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Lodge & Shipley Model X Lathes
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Introduced in the 1940s Lodge & Shipley Model X lathes were typical of the Company's products: serious, very heavily built, carefully-considered designs that took full advantage of the latest developments in metallurgy and turning tools. Quality inspection was an important part of the Lodge and Shipley approach to machine-tool building and each department in the factory retained independent inspectors, answerable to the chief inspector, but also with a particular emphasis on the role of the foreman - whose responsibility was to ensure that the highest standards of workmanship were properly maintained by the workforce.
The X Series lathes were built in several sizes and four versions: Engine (also listed in catalogues as "Standard"), Manufacturing, Toolmaker and Oil Country. "Engine" and "Manufacturing" models were available with swings of 14", 16", 20" and 25" as Heavy Duty models and with 20" and 25" swings as Medium Duty types. The "Toolmaker" could be had with 14", 16" and 20" swings as a Heavy Duty or with a 20" swing as a Medium Duty. The special big-bore Oil Country lathes were available only in a 25" size - but as a Heavy Duty Model with an 11.5" bore spindle, or a Medium Duty Model with a 5.875" bore.
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Lodge & Shipley Model X Engine Lathe with mid-bed support foot & rapid carriage return

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Designed for a long and reliable life the headstock on each model was given a range of 24 forward and 16 reverse speeds appropriate to its size and intended function: on the 14" and 16" Heavy Duty and 20" Medium Duty lathes three speed ranges were available: Standard, Intermediate and High: theses were, respectively: 14 to 1160 r.p.m.; 21 to 1740 r.p.m. and 24 to 2000 r.p.m. The 20" Heavy Duty and 25" Medium Duty models had two ranges, Standard and High, respectively: 9 to 500 r.p.m. and 13.5 to 752 r.p.m. whilst the largest machines, the 25" Heavy Duty and 32" Medium duty, could run from7.5 to 422 r.p.m. in Standard range or 9 to 507 r.p.m in High.
An ammeter could also be provided to let the operator check that, for a given job, the machine was being run to its maximum capacity, yet not being overloaded - a comprehensive headstock-mounted chart, with a sliding-line indicator, being provided to furnish the correct both information about the maximum h.p. that could be used at lower r.p.m. together with the optimum setting for work of a particular diameter. With such a wide range of speeds available, from usefully low to very high, it was possible for one machine to undertake a wide variety of tasks from the machining of small components to the turning of large castings on a faceplate - and careful low-speed thread cutting. Headstock gears were either hardened and then tooth-profile ground or, depending upon their function, shaved after gear cutting and then flame hardened. The headstock layshafts were hardened, with ground splines, and all ran in ball or roller races. Manufactured from nickel-chrome steel the headstock spindle had a hardened nose of the American long-nose taper in a size according to its centre height - the spindle being assembled into the headstock before its taper bore was finally ground to ensure absolute concentricity with the bed. The spindle clutch was operated by control levers duplicated on the carriage and next to the screwcutting gearbox - and the spindle brake was applied automatically as the clutch was withdrawn. Headstock gears were naturally of high quality: precision-shaved and hardened spur gears running on hardened and ground shafts all turning in anti-friction bearings. Lubrication was automatic and under pressure - a centrifugal pump lifting oil from a separate reservoir though a replaceable 'Purolator' automotive-type cartridge filter to the headstock from where it was directed by an "oil spinner" and distribution tray connected to a number of feed pipes. By sending oil back to a separate container (and so removing much of the heating effect from gears churning it round) a more uniform temperature was maintained throughout the headstock.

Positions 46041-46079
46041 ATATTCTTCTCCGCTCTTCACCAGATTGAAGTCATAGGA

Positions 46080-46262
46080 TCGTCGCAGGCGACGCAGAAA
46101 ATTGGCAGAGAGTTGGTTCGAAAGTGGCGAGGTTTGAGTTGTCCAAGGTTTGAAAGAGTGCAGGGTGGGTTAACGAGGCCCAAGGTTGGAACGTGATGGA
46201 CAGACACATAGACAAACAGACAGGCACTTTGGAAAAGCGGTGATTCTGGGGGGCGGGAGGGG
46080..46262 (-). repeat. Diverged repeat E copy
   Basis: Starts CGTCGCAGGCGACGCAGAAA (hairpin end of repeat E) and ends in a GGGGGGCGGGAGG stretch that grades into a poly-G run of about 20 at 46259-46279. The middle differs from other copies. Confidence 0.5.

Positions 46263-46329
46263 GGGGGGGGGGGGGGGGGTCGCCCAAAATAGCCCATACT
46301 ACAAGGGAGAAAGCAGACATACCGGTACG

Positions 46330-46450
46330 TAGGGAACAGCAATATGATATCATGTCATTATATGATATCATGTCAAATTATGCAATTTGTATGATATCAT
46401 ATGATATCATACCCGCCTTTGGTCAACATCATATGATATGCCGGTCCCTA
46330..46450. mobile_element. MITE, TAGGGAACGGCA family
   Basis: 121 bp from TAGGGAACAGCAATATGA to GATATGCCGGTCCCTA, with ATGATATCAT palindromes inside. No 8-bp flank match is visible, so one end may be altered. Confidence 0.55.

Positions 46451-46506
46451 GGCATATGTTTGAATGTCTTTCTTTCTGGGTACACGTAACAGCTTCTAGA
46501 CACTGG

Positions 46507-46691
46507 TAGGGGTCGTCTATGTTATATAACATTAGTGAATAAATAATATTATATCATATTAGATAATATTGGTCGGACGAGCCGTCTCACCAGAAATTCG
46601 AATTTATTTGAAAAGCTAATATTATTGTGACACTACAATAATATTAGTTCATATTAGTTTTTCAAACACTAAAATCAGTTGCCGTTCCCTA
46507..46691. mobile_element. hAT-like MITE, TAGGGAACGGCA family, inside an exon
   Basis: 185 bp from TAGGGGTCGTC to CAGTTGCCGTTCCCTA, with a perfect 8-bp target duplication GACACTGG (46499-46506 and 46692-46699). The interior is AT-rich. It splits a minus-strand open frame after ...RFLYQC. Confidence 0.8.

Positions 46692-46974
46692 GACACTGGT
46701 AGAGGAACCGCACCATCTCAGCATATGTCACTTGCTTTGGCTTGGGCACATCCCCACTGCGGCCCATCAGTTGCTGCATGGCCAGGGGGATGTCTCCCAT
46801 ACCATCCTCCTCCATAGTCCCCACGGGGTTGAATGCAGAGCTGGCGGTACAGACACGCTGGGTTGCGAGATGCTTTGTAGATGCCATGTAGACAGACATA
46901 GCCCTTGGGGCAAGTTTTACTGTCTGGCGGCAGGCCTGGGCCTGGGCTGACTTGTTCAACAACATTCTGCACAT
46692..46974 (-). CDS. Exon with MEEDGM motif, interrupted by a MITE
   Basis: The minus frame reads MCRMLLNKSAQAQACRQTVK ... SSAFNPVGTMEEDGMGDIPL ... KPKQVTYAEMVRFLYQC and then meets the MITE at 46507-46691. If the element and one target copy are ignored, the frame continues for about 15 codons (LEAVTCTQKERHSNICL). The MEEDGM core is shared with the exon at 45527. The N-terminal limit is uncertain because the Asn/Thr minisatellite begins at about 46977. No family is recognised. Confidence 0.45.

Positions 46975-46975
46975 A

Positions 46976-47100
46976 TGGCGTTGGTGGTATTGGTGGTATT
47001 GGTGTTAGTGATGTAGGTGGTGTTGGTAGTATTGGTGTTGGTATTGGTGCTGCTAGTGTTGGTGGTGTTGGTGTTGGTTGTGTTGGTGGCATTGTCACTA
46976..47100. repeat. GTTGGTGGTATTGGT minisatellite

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Lodge & Shipley Model X  Manufacturing Lathe. Note the multi-stops of the cross feed